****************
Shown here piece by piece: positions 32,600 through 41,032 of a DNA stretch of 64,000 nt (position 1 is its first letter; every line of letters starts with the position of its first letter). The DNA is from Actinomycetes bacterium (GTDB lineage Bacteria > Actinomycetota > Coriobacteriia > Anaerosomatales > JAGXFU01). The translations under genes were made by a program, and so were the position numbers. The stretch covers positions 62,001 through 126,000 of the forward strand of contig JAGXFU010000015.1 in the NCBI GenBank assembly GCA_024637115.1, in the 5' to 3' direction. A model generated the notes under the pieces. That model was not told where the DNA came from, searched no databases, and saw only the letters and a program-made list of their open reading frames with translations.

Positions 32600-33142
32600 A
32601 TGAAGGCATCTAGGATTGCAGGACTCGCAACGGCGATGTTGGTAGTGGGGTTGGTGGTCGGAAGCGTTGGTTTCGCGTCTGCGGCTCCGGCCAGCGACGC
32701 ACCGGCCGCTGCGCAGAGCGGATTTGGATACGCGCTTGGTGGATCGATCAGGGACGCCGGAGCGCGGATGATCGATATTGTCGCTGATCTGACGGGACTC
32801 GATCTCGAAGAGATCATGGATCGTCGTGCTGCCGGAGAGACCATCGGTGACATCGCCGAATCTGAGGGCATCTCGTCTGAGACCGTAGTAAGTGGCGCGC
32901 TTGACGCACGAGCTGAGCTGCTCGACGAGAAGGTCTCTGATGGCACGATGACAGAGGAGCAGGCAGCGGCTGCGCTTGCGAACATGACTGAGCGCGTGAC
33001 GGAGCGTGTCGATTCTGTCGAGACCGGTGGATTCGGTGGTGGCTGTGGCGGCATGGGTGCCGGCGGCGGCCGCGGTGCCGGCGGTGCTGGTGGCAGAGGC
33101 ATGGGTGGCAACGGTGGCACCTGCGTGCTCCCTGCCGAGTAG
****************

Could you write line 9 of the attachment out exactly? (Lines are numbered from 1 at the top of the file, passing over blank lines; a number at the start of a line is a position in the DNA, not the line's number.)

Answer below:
33101 ATGGGTGGCAACGGTGGCACCTGCGTGCTCCCTGCCGAGTAG